Smorgasbord Blog Magazine – Christmas Guest Post – Christmas Traditions Le Pard Family Style by Geoff Le Pard

Welcome to the second Christmas guest post from Geoff Le Pard and this week Geoff shares some of the traditions that were observed at Christmas in his family.

My Christmases as a child were what we called traditional but everyone’s Christmas traditions have their own quirks, imposed by the characteristics of the participants. These are mine.

1. My father enjoyed a pint. Or several. He was an active member of the local rugby club and Christmas eve would often involve a social element. Mum wasn’t any less inclined to join in and since my grandmother (mum’s mum) would be staying there was baby sitting… The inevitable aftermath, however meant my mother had to get Dad to bed without waking us; my grandmother had plenty of fuel for folded-arm-tutting the next day; and woe betide we two boys if we woke the original bear with a sore bonce too early or the Christmas spirit would rapidly drain away down the plughole marked ‘hangover’;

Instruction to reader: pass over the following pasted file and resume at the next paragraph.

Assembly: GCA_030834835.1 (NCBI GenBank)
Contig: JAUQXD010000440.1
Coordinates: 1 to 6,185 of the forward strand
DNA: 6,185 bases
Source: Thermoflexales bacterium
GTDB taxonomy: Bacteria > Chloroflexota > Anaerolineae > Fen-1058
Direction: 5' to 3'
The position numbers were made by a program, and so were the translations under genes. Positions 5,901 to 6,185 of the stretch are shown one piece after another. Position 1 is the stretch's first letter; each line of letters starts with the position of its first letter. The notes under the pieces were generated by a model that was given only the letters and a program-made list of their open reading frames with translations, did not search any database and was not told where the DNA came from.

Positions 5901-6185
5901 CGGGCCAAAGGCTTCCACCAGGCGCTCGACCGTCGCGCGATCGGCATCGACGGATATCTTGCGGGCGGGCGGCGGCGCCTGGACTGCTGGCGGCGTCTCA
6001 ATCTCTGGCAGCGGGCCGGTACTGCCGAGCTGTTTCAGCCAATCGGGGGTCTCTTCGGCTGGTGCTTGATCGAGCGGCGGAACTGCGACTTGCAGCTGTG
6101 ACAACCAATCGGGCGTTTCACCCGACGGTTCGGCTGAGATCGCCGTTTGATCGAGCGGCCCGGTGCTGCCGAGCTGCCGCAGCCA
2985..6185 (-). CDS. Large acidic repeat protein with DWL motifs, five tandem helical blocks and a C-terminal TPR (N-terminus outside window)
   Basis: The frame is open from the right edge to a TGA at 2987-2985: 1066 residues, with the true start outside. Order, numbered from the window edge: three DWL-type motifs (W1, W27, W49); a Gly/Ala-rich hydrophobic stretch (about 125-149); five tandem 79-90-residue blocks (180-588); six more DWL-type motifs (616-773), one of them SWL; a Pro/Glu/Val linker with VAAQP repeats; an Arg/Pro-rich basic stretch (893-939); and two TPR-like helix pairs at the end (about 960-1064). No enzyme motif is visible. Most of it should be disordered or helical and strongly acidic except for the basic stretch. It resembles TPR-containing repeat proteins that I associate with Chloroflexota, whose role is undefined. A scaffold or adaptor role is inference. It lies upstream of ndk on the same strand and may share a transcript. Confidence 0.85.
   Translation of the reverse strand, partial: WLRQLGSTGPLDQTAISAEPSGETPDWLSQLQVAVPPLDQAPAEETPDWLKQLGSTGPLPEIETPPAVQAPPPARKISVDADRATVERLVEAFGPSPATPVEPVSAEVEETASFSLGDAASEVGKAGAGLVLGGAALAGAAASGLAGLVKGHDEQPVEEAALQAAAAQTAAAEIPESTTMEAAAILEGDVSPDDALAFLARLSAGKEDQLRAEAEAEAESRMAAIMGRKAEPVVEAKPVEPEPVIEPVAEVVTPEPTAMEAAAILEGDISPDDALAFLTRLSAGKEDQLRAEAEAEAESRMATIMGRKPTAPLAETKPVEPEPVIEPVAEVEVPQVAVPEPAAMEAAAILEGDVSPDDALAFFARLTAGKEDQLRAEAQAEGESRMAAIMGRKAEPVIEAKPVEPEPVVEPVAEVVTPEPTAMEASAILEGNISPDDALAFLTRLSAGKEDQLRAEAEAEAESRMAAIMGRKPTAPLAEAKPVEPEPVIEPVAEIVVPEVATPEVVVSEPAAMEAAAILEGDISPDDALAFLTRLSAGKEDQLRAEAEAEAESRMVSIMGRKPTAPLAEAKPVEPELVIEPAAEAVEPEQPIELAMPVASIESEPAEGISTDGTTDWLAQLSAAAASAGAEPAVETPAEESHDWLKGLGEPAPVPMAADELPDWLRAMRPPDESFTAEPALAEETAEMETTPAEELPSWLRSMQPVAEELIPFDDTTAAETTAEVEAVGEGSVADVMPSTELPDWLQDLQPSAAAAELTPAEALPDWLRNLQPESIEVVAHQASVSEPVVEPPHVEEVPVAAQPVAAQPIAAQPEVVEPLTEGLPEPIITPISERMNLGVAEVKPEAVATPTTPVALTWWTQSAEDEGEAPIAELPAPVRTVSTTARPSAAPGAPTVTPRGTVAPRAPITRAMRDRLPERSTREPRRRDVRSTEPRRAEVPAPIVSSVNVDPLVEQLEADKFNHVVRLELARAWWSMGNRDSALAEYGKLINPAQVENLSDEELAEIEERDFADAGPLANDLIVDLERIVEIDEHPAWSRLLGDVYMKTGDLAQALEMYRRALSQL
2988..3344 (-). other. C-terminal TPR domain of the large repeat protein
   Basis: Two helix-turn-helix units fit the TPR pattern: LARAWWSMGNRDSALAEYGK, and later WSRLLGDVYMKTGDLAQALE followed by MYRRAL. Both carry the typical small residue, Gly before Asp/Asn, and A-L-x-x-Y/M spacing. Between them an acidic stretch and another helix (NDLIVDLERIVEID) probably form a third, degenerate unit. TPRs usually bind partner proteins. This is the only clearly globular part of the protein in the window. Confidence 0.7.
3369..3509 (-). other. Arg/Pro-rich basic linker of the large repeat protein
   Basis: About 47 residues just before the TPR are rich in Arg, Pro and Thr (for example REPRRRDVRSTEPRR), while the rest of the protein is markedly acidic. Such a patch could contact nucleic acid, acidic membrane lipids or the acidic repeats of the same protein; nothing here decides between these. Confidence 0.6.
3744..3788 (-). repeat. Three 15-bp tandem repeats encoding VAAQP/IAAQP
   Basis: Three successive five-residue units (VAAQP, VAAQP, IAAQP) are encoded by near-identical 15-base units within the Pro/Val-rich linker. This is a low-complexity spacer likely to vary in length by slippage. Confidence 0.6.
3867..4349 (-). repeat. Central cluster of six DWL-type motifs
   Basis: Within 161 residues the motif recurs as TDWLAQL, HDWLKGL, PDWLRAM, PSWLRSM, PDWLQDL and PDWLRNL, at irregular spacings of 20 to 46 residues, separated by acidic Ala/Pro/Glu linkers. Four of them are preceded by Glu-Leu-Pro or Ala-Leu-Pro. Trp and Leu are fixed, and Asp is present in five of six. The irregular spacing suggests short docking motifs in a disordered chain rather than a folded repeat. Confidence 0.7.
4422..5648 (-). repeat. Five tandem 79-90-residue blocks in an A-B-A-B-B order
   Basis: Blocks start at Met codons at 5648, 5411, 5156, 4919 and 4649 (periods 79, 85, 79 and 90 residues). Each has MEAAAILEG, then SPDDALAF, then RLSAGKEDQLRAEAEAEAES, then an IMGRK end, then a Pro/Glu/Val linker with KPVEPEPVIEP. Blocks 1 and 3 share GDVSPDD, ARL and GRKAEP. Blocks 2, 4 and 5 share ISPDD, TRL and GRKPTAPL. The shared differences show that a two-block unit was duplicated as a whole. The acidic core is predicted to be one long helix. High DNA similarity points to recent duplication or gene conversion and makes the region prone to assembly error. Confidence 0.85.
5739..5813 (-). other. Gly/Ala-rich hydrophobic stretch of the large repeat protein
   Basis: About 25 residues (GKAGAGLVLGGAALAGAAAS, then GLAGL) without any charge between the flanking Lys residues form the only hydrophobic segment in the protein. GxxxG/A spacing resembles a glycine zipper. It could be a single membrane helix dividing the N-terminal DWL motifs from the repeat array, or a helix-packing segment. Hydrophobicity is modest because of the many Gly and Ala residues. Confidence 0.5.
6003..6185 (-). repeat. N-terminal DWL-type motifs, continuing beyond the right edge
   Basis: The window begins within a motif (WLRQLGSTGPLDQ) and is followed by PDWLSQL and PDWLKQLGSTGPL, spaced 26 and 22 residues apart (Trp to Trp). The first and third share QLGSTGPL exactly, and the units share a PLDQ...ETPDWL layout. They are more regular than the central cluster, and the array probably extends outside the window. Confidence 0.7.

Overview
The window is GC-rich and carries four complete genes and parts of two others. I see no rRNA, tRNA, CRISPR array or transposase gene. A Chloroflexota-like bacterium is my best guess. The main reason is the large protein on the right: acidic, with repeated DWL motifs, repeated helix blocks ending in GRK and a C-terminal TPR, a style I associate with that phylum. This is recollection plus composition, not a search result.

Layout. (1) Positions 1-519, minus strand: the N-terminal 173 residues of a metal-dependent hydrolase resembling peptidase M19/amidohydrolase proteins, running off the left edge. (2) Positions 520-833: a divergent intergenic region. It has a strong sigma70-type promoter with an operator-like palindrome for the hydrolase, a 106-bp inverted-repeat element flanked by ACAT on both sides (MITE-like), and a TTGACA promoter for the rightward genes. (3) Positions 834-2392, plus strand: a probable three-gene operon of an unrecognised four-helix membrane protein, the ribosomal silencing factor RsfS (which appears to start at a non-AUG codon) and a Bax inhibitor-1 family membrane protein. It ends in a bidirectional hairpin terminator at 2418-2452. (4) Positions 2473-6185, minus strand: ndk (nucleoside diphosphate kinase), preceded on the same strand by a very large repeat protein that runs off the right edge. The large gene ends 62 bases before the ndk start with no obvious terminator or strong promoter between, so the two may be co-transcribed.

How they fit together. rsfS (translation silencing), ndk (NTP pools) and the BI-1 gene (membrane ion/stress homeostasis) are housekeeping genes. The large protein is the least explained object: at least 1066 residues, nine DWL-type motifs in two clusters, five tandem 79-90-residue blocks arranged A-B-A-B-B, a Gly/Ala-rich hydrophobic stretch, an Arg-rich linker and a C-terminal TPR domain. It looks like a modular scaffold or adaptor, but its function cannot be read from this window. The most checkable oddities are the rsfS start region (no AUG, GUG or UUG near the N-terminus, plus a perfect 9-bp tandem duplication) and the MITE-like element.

2. Consequently there was never any sherry left for Santa – Gran didn’t think it prudent to intoxicate a man in charge of a sleigh, nor it later emerged, add to my father’s already considerable quantity of ingested Christmas spirit;